Tuesday, 28 February 2017
Tomorrow, March 1, sees the start of the Essex Book Festival when it's opened by A L Kennedy. The ubiquitous Sarah 'Essex Serpent' Perry's session is already sold out, but there's plenty more to see, including the excellent Syd Smith (who wrote of tales of Manningtree witchcraft in Witch Hunt and The Drowning Pool), Ruth Rayner and Chris McCully taking literary inspiration from Colchester's Roman wall, local short stories from Essex Belongs To Us, Essex-based crime in James Henry's Blackwater, Alison Weir on Katherine of Aragon at Layer Marney, Brix Smith on life in The Fall at Southend and Jem Lester in Brentwood discussing his novel of taciturn blokes, Shtum. Check out the link for the full programme.
Tuesday, 21 February 2017
Good news for Sarah Perry. My London book group is now reading The Essex Serpent to add to her sales among the metropolitan liberal elite. It's also been all over Waterstone's as the store's book of the year. Serpent is a great read and magically evokes the mysterious scenery of the Blackwater estuary, as well as containing the Colchester earthquake and some vivid writing on the Victorian conflict between science and religion. Check out Perry's recent interview in the Guardian too, where she reveals that the strain of writing and selling the novel might have given her the Gothic-sounding Graves' Disease (it affects the thyroid and leaves the sufferer exhausted). She says she lay in bed repeating every one star review on Amazon to herself, though she's certainly not had many of those and the critics' response has been overwhelmingly positive. Thankfully the Chelmsford-born Perry is now recovering from the worst effects of the disease and will hopefully be well enough to complete another book soon, because she's one of our most talented new authors.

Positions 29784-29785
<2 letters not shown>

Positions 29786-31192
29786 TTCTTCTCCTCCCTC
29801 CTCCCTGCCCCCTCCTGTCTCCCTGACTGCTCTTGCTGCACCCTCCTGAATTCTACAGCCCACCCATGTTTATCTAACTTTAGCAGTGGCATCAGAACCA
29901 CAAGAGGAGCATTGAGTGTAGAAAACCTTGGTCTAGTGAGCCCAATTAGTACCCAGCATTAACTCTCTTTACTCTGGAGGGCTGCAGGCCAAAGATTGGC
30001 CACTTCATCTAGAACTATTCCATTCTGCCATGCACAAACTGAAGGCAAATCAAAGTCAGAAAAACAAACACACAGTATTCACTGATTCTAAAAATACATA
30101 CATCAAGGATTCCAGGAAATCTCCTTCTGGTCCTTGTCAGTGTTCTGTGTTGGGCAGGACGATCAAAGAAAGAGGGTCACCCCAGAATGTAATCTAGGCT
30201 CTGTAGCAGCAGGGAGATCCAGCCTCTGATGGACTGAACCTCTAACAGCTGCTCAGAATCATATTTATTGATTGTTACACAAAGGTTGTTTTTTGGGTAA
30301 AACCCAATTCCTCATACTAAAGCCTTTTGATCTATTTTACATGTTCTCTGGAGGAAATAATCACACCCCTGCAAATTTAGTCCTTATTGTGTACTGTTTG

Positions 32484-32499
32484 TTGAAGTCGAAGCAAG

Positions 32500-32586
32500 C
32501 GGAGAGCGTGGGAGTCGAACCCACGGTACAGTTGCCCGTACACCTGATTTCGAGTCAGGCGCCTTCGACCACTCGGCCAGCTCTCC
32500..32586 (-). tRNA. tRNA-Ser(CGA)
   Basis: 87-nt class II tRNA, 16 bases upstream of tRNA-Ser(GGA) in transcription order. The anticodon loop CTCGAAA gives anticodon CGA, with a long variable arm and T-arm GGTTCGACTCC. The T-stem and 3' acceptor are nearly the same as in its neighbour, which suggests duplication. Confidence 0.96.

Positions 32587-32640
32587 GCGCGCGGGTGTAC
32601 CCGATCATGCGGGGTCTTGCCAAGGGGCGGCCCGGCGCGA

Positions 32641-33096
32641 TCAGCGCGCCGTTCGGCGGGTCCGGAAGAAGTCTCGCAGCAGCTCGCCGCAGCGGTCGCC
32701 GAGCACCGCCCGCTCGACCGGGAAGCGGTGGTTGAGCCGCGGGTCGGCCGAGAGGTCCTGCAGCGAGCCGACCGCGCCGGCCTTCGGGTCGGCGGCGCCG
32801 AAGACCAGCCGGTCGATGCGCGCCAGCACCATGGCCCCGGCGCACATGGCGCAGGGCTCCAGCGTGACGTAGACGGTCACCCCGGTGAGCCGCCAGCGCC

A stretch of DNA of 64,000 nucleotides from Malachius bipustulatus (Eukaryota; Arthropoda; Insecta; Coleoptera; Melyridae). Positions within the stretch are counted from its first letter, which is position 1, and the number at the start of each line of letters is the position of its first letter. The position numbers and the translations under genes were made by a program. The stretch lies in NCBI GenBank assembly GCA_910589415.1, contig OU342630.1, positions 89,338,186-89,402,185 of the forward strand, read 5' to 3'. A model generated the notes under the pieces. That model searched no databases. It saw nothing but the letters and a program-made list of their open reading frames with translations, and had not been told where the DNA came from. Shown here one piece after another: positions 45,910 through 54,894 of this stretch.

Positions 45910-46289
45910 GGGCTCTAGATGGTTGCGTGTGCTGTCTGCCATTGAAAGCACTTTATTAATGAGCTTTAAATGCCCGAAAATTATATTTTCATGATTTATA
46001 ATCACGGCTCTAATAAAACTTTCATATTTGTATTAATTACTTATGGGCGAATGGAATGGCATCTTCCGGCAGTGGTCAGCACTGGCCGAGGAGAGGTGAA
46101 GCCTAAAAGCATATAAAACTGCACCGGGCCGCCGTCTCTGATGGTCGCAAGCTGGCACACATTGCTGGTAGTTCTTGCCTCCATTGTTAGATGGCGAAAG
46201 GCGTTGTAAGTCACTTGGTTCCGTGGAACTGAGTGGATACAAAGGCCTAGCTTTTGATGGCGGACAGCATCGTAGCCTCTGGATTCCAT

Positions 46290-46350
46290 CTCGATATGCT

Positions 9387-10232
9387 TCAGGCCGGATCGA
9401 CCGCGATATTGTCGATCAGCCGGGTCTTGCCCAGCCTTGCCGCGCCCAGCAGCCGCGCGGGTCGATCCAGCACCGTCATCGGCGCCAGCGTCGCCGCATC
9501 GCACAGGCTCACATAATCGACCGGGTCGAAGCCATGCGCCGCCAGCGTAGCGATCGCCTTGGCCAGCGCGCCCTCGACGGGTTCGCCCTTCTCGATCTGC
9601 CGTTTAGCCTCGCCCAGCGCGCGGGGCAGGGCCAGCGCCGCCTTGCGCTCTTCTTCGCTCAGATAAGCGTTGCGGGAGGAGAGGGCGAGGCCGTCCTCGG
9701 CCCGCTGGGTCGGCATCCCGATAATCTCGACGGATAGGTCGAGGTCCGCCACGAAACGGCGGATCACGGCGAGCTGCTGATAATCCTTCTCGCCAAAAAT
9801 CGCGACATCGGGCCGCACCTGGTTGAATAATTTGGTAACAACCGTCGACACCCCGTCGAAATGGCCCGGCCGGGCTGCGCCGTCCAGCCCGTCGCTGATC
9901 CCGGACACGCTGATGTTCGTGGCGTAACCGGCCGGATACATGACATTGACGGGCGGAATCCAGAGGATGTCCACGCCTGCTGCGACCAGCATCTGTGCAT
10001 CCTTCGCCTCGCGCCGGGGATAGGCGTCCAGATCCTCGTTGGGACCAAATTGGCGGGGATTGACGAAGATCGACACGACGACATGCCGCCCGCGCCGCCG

Wednesday, 15 February 2017
Friday, 10 February 2017
My pal John has just informed me that the Wimpy restaurant in Barking has just closed, marking the end of an era. For those who thought Wimpy bars died out in the 1970s. they've proved surprisingly resilient in Essex. Aficionados should note that the McDonalds-isation of fast food hasn't affected God's own county. Wimpys still stalk the county like throwback dinosaurs in Jurassic Park, living on in Billericay, Wickford, Basildon, Benfleet, Clacton, Colchester, Maldon, Rayleigh, Benfleet, Leigh, Westcliff-on-Sea, Grays and Southend.